NEW YORK – A new Web site that aims to transform music industry economics is set to go live on Thursday, giving musicians a major cut of the proceeds while largely freezing out record labels and other intermediaries.
Lala.com, which allows fans to trade music discs for just $1, plus shipping, pledges to give a fifth of its sales to all the musicians, including lesser known session studio players, involved in the making of CDs exchanged on its site.
In a move that is certain to stoke controversy with music promoters, the founder of the Silicon Valley start-up said Lala will circumvent traditional copyright and royalty payment systems to compensate identifiable working musicians.
The site works something like an eBay auction exchange as it encourages consumers who sign up for the service to list all the CDs they may want to exchange as well as ones they would be interested in receiving.
Once an exchange is arranged, the recipient pays $1.49, of which 49 cents pays for shipping the disc, leaving $1 for the company for musicians, administrative costs and its own cut.
Lala said 20 cents of each $1 will go into a charitable fund for the musicians. It is looking to pay the musicians via a charitable organization it has set up called the Z Foundation. It plans on keeping 20-30 cents for itself, with the remainder going on administration.
"We all have this music that sits in our homes — wouldn't it be great if people can exchange those CDs," said founder Bill Nguyen, a serial Silicon Valley entrepreneur.
He's a veteran of start-up companies including Seven, a mobile e-mail rival to Blackberry maker Research in Motion (RIMM) and OneBox, which was sold to Phone.com, which is now known as Openwave (OPWV).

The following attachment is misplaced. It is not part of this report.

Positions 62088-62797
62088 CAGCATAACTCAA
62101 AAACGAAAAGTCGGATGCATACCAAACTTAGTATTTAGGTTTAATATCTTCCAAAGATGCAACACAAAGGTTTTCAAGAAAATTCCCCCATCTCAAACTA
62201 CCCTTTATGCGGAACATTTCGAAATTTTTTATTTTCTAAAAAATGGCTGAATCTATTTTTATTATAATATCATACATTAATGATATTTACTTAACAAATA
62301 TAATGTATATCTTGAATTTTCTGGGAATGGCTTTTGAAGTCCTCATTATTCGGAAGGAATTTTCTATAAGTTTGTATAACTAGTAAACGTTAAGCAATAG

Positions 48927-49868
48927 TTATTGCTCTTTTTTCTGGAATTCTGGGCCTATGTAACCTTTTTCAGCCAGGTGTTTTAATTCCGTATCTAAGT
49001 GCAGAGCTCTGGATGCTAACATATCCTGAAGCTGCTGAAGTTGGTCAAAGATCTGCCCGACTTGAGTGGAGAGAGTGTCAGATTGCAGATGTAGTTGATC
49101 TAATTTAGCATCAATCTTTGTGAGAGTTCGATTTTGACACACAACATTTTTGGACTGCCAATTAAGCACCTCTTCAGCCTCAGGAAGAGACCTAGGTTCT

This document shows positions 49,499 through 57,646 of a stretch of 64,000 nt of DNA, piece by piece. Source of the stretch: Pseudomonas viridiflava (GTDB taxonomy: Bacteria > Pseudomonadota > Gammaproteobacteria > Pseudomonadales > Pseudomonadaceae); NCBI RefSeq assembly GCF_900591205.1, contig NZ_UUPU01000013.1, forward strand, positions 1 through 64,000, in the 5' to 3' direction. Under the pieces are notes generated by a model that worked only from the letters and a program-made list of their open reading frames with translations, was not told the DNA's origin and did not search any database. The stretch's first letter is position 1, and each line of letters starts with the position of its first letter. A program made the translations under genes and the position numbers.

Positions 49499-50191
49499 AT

Lala has been testing the service for several months with nearly 100,000 people and claims to already have another 200,000 people waiting to join the service when it goes live.
The service is bound to raise eyebrows at record companies which have stepped up their anti-piracy drives in the last few years to combat both CD and digital music piracy.
But a spokeswoman for the Recording Industry Association of America said that, "To date we have declined comment on Lala.com — and will hold to that here as well."
Nguyen admits his company has had a mixed reaction from the record companies, with some viewing his plan as a threat along the lines of the pioneering peer-to-peer music file sharing service Napster (NAPS).
"One label thought it would help them to know their customers for the first time," Nguyen said. "But others' view of us is as the devil, more like peer-to-peer services."
Lala argues that it offering a vibrant new way for consumers to discover new music and that if successful, it will encourage robust sales of new music, unlike the culture of pirated CDs and downloading that followed in Napster's wake.
Nguyen claims that Lala's research shows that for every five CDs exchanged on the server a new CD was bought.
Though Lala is a for-profit business, Nguyen envisages a community of fans and musicians running many key elements of the site with a relatively skeletal paid staff that he plans to keep under 30 employees.
For instance, fans and artists will jointly decide whether a musician who applies for compensation will get paid under the system. Nguyen described the site as having a business model inspired by Wikipedia, the online encyclopedia built from editorial contributions by its users.
Lala has received up to $9 million in venture capital funding, Nguyen said.